Erik's Reviews > The City & the City

The City & the City by China Miéville
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Jun 09, 12

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bookshelves: detailed-review
Read from August 22 to November 21, 2011

I finished The City & The City in one of those midnight reading sprees that serve to both damage my eyesight and make the book eminently more enjoyable. I was impressed. That was a real doozy, I said to myself.

The premise is intriguing. The primary conceit is that there are two cities, physically layered on top of each other, yet with separate social, legal, and political structures. Both cities agree, in effect, to ignore the other. Anyone who fails to do is at the mercy of the dreaded Breach, a secretive mysterious all-powerful (?) organization. Mieville spends a WHOLE lot of words trying to make this work, trying to make it believable, and he does a superficially passable job. Certainly it was very fun to try and figure out the exact mechanics of these cities. Is the separation something technological? Spiritual? Or simply psychological?

The story is interesting: A woman is murdered in one city and then dumped in the other. And we follow Inspector Tyador Burlu (of Beszel, the poorer of the two city-states) as he attempts to solve it. There's some conspiracy, danger, casual sex (?) !

So what could go wrong?

Well... after I finished my great rush to the end, as I lied there, nearly napping, pondering this quaint and curious volume, I realized, all at once, that it was nonsense. Pure poppycock. Mieville made a good run at it but the whole shebang is a fragile glass vase, unable to withstand the slightest scrutiny or common sense. I am a Scruntinizer. It is what I do. And so, hidden by this spoiler tag, let me tell you why this book lies shattered at my feet (and completely without flowers, ho hum):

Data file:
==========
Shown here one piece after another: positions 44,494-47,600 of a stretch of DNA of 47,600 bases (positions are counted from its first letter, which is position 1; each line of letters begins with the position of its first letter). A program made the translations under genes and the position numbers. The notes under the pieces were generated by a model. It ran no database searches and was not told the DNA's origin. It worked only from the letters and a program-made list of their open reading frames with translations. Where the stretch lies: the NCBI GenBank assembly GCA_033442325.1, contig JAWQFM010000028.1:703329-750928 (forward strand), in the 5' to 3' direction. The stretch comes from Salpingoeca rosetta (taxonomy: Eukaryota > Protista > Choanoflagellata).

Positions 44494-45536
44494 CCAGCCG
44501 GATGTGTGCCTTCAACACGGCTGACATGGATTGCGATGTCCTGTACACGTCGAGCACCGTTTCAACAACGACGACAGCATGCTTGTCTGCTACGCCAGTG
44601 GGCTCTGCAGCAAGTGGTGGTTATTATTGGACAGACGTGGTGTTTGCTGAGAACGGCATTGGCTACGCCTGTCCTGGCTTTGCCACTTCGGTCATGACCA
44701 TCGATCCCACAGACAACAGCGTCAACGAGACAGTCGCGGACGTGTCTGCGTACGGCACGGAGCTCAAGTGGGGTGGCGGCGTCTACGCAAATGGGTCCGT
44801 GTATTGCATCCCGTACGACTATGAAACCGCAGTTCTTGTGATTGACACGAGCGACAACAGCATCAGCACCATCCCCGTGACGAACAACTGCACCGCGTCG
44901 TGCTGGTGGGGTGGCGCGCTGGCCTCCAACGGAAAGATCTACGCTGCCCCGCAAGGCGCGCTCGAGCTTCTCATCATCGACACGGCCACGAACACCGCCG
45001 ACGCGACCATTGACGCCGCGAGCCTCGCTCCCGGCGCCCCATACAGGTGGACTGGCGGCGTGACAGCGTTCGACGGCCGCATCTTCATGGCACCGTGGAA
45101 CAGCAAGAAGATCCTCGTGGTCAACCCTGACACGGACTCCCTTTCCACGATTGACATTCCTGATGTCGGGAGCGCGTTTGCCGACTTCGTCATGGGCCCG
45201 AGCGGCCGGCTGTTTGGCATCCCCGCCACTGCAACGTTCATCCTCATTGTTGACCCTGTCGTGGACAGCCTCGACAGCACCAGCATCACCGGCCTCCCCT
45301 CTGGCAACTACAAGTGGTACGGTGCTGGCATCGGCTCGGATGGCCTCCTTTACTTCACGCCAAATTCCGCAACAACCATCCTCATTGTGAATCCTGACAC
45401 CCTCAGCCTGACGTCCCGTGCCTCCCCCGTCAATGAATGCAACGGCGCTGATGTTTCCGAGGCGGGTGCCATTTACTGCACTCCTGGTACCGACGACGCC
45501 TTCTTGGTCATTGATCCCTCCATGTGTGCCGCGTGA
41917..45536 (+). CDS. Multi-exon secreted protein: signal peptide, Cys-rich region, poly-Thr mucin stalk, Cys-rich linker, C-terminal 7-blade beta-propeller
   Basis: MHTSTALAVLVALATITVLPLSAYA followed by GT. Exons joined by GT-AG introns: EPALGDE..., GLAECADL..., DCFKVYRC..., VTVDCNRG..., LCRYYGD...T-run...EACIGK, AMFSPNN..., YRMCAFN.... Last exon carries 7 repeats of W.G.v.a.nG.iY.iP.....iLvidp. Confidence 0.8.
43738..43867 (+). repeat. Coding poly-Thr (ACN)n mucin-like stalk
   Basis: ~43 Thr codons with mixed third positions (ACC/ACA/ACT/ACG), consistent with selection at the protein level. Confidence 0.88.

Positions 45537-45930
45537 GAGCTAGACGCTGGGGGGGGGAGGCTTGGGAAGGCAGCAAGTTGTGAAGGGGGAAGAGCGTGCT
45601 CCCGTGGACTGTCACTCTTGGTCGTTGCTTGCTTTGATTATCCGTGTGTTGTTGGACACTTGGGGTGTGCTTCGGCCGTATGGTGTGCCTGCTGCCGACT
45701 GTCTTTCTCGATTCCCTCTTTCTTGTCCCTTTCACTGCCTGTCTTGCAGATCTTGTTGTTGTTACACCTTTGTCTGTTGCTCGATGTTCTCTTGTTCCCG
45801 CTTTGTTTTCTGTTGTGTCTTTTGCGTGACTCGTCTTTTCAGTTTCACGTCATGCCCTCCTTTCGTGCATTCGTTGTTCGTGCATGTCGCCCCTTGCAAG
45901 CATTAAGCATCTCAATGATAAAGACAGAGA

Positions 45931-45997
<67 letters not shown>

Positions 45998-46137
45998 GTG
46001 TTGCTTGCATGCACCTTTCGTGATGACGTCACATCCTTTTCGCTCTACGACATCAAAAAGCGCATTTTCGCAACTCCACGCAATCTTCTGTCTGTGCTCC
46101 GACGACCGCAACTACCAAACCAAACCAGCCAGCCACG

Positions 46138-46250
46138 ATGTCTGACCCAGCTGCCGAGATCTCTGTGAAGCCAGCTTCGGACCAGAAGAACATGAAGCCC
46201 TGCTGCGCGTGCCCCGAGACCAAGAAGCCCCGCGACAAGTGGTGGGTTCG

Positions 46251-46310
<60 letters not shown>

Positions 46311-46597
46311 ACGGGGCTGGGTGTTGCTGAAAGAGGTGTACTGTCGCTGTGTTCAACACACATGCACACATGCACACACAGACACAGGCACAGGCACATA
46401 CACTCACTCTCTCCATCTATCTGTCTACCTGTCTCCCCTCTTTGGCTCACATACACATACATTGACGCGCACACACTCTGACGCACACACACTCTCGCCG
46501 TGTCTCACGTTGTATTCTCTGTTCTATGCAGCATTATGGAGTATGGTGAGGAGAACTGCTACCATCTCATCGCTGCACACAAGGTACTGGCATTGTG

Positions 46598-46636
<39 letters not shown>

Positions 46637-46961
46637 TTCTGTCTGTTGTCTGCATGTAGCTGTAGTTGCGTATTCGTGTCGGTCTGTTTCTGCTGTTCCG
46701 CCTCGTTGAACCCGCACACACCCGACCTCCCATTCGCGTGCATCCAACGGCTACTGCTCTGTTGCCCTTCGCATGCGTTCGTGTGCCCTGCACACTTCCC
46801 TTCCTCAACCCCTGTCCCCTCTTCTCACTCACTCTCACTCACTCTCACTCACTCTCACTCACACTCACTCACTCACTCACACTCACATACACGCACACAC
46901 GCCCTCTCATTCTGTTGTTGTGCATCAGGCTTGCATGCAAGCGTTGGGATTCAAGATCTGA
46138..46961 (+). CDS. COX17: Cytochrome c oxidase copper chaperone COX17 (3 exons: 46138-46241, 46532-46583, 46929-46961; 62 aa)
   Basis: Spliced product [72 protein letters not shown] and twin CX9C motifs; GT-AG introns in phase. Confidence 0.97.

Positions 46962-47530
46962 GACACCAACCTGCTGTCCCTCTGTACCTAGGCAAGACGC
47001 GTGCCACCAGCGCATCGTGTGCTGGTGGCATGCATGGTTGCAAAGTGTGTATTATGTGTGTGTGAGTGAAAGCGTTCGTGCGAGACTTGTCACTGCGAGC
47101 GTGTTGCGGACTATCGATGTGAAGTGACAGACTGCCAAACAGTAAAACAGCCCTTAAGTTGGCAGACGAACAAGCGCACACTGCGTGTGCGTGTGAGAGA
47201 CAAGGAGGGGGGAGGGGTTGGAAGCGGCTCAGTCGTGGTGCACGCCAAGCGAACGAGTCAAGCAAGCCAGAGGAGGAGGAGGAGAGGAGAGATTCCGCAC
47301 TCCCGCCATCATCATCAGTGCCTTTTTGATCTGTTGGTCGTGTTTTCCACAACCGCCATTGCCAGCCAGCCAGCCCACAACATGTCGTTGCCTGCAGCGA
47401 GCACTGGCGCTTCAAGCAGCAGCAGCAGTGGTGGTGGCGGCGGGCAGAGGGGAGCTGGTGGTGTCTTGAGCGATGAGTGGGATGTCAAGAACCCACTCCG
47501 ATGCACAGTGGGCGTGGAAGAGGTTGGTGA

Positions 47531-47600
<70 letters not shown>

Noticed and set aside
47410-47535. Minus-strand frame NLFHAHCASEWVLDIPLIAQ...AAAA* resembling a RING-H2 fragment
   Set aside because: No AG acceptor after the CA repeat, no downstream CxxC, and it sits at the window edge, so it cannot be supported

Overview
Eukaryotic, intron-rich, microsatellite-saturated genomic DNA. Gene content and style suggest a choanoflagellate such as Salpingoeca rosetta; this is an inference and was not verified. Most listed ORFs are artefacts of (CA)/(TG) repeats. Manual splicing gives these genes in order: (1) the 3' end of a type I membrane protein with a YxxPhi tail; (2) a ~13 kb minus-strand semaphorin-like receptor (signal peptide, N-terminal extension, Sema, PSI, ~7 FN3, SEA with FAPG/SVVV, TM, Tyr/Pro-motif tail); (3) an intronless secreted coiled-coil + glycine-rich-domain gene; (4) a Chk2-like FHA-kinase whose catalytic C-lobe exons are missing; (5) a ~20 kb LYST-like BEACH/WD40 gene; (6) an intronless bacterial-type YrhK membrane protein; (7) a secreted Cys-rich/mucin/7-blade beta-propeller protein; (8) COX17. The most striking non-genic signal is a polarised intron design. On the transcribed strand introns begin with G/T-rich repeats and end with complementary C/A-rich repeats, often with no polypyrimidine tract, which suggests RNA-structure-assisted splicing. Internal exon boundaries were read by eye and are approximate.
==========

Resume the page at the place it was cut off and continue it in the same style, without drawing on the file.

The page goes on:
(view spoiler)

So yeah it was a fun read. I admit that.

But it's really not meant to be a fun read in the sense that, say, Michael Crichton wrote fun reads. The City & The City is more like an abstract deep-concept exploration, an ideas book that uses exaggeration to highlight the boundaries that separate us.

Unfortunately the idea just doesn't work. It's not that it isn't well developed, it's just a fail from the start. Sorta like, watch me jump off this mountain cliff. I can do a perfect triple-spin-axle-twist on the way down, but I still get pulverized to a pulp when I hit the ground. It's just a bad idea, no matter what you do.

So I guess that's how I would described this book: it's a bad idea that is written well.
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Aaron completely agree. don't think it deserved its Hugo.

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